To consider a living thing of any kind as something

Info iconThis preview shows page 1. Sign up to view the full content.

View Full Document Right Arrow Icon
This is the end of the preview. Sign up to access the rest of the document.

Unformatted text preview: the kind of habits that are easily formed by the individual and the kind that are not. Habits fall into groups such as these: 1. Relating to care of the body: cleanliness, diet, exercise, bowel function, sleep. Here we learn about personal tidiness or the reverse, foppery, dandyism, gluttony, asceticism, etc. 2. Relating to method, efficiency, neatness in work: some people find it almost impossible to become methodical or neat; others become obsessed by these qualities to the exclusion of mobility. 3. Relating to the pursuit of pleasure: type of pleasure sought, time given to it, hobbies. 4. Relating to special habits: alcohol, tobacco, drugs, sex perversions. 5. Relating to study and advancement: love of books, attendance at lectures. Especially in the study of children is some such scheme essential, for then one gets a definite idea of their defects and takes definite efforts to make habitual the desired practice, or else one sees the special trend, and, if it is good, fosters it. This, of course, is the long and short of character development. CHAPTER IV. STIMULATION, INHIBITION, ORGANIZING ENERGY, CHOICE AND CONSCIOUSNESS There are three fundamental factors in the relation of any organism to the environment and in the relation of the various parts of an organism to each other which we must now consider. To consider a living thing of any kind as something separate from the stimuli the world streams in on it, or to consider it as a real unit, is a mistake that falsifies most of the thinking of the world. On us, as living things, the universe pours in stimuli of a few kinds. Or rather there are few kinds of stimuli we are specialized to receive and react to; there may be innumerable other kinds to which we cannot react because they do not reach us. The world for us is a collection of things that we see, hear, smell, taste and feel, but there may be vast reaches of things for which we have no avenues of approach,--completely unimaginable things because our images are built upon our senses. CHAPTER...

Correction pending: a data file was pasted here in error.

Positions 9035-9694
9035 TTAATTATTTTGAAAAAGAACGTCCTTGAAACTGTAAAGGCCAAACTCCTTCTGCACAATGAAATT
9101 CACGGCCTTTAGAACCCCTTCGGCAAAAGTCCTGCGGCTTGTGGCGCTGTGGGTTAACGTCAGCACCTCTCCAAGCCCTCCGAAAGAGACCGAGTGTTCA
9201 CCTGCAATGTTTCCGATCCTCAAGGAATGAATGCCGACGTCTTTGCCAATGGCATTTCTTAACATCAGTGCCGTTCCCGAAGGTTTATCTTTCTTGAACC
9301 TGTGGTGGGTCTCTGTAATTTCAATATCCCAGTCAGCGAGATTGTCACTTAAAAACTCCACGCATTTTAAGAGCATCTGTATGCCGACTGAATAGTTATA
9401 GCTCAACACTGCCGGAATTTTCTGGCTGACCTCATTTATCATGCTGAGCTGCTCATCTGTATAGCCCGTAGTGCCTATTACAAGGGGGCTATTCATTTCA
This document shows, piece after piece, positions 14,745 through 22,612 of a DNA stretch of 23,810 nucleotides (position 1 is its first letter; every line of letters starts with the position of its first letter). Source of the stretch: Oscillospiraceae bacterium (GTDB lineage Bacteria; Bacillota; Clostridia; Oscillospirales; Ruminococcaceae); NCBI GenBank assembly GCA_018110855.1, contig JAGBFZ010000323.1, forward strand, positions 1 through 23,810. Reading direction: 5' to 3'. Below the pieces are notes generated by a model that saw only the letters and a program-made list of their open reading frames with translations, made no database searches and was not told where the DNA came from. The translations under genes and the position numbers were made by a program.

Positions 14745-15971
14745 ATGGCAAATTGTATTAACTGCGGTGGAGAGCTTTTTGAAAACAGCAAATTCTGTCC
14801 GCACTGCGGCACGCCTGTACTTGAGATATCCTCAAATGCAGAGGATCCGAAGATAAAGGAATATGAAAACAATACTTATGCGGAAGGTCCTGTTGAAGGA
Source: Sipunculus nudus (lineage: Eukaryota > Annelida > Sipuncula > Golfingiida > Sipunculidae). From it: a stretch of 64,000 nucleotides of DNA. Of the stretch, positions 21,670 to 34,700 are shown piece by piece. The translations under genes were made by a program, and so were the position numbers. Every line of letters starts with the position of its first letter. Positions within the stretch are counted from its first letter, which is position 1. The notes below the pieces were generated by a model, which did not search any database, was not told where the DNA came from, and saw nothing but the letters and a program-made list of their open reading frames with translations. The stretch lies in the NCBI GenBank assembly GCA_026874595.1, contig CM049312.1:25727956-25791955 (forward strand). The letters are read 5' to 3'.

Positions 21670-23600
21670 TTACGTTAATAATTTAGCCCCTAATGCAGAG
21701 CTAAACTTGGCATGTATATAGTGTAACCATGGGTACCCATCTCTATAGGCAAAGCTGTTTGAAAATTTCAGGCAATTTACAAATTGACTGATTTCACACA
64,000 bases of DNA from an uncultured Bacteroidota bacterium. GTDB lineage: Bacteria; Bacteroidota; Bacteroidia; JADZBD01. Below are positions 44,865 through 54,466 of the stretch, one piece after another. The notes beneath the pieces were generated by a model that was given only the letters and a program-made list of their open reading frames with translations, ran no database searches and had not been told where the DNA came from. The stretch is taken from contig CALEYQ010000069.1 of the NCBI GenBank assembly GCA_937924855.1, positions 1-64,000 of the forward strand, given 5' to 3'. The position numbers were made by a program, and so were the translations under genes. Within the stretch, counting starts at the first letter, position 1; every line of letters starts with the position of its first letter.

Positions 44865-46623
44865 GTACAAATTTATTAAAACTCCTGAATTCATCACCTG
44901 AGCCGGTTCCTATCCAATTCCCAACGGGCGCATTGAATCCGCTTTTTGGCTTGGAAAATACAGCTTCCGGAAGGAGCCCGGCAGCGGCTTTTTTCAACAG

View Full Document

This note was uploaded on 09/26/2011 for the course PSYCHOLOGY 110 taught by Professor Kannan during the Spring '11 term at Anna University Chennai - Regional Office, Coimbatore.

Ask a homework question - tutors are online